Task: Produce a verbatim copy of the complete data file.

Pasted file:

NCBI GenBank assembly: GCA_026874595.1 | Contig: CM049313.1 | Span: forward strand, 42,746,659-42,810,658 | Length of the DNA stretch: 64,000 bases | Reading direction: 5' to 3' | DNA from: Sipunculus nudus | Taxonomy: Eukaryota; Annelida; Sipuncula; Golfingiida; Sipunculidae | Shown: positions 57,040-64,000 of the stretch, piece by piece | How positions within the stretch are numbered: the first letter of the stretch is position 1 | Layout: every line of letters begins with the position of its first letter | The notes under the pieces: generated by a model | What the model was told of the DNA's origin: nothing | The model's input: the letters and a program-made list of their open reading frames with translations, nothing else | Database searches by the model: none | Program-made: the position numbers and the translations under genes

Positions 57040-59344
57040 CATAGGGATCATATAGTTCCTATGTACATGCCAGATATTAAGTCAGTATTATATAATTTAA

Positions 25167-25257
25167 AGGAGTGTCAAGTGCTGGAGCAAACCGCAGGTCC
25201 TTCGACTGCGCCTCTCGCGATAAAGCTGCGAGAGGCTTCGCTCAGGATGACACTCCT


NCBI GenBank assembly: GCA_026874595.1 | Contig: CM049313.1 | Span: forward strand, 42,746,659-42,810,658 | Length of the DNA stretch: 64,000 bases | Reading direction: 5' to 3' | DNA from: Sipunculus nudus | Taxonomy: Eukaryota; Annelida; Sipuncula; Golfingiida; Sipunculidae | Shown: positions 57,040-64,000 of the stretch, piece by piece | How positions within the stretch are numbered: the first letter of the stretch is position 1 | Layout: every line of letters begins with the position of its first letter | The notes under the pieces: generated by a model | What the model was told of the DNA's origin: nothing | The model's input: the letters and a program-made list of their open reading frames with translations, nothing else | Database searches by the model: none | Program-made: the position numbers and the translations under genes

Positions 57040-59344
57040 CATAGGGATCATATAGTTCCTATGTACATGCCAGATATTAAGTCAGTATTATATAATTTAA

Positions 25167-25257
25167 AGGAGTGTCAAGTGCTGGAGCAAACCGCAGGTCC
25201 TTCGACTGCGCCTCTCGCGATAAAGCTGCGAGAGGCTTCGCTCAGGATGACACTCCT